The Indian rupee has risen to its highest level against the dollar since 1998 on the back of continuing foreign support for its booming economy.
The Indian economy has been a magnet to foreign investors
The rupee was worth 39.32 to the dollar in trading on Wednesday, maintaining a trend which has seen it rise 12% against its US counterpart this year.
Foreign demand for Indian shares and high levels of foreign investment have helped to propel the currency upwards.
But economists warned that the exchange rate was punitive for exporters.
IT firms that have won a lot of software outsourcing contracts from US companies are likely to be worst affected.
The rupee's ascent has matched that of the Indian stock market, whose benchmark share index climbed above the 18,000 mark for the first time on Tuesday.
Economists said they expected the trend to continue with the dollar weakening further before the end of the year.
"The fundamentals favour a strong rupee," said Ram Upendra Das, a trade economist.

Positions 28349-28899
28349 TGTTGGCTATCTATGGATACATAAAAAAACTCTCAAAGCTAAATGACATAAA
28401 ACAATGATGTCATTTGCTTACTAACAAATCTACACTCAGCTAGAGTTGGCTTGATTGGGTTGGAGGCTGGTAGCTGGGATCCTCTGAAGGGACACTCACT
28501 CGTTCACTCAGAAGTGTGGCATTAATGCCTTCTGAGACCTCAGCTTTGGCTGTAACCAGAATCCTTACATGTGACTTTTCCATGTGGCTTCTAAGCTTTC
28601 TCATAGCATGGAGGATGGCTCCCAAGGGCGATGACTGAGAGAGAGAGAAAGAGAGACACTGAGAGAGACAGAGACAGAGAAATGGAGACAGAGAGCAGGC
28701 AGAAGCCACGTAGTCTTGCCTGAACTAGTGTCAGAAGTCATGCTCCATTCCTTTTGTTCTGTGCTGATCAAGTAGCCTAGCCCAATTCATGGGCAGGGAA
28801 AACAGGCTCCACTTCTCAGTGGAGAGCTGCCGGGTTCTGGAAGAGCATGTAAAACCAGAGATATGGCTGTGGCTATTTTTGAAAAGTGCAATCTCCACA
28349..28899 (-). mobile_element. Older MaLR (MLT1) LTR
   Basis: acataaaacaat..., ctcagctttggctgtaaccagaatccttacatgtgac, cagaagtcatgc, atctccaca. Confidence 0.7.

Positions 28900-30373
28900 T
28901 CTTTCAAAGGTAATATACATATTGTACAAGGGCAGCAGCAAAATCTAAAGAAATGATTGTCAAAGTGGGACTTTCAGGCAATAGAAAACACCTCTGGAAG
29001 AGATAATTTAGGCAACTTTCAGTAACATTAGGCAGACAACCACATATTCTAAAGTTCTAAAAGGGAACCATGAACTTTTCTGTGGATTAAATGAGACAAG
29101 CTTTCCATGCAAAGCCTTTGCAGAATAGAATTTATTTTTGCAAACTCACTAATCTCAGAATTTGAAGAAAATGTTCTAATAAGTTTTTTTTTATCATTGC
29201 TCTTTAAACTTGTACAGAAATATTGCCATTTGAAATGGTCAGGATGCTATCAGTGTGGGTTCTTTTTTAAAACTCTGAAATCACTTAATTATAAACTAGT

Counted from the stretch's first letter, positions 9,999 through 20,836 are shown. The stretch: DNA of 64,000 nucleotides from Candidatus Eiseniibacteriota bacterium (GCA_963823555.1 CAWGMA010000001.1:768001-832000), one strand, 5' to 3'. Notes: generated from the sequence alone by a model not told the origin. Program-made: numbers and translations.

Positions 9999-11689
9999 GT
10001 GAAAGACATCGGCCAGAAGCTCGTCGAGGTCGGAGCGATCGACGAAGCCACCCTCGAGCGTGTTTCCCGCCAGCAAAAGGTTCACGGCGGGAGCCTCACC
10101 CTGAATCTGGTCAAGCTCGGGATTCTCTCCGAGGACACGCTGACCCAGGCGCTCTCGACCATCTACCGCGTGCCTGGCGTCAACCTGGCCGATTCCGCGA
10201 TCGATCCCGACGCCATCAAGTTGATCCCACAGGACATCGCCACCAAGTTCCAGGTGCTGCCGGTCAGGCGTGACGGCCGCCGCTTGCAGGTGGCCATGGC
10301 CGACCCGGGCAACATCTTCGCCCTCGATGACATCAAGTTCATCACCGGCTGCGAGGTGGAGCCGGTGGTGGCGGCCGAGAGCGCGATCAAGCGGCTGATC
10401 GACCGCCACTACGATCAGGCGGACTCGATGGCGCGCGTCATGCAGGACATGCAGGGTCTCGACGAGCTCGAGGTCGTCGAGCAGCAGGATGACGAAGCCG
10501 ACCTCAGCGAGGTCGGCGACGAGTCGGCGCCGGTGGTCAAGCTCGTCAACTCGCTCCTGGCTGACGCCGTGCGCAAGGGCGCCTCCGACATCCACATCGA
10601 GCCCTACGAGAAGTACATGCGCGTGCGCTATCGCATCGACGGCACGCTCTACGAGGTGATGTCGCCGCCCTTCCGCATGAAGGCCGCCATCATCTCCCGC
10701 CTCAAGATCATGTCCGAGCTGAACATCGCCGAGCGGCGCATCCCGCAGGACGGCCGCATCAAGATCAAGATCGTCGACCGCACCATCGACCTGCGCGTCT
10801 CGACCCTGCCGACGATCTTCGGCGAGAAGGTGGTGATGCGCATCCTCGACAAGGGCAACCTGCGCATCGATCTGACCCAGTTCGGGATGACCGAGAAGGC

"This trend will continue for some time unless there is a political crisis in New Delhi or a catastrophic natural disaster."
Foreign exchange dealers quoted by the Reuters news agency said the Reserve Bank of India had intervened in the market on Wednesday to limit the rupee's rise, one claiming the bank bought up to $1bn in currency.
The central bank's own figures show it has purchased more than $38bn this year.
India's spectacular recent growth and its buoyant economic outlook is attracting investors in their droves, with foreigners snapping up $15.3bn worth of Indian shares this year.
While the strong rupee has helped to subdue inflation by reducing the cost of imports, economists are concerned about the impact on exporters.
They also believe policymakers are worried about the threat to general financial stability from potential volatility in capital flows.
With this in mind, credit ratings firm Standard & Poor's said it expected the central bank to "resist" further appreciation in the currency.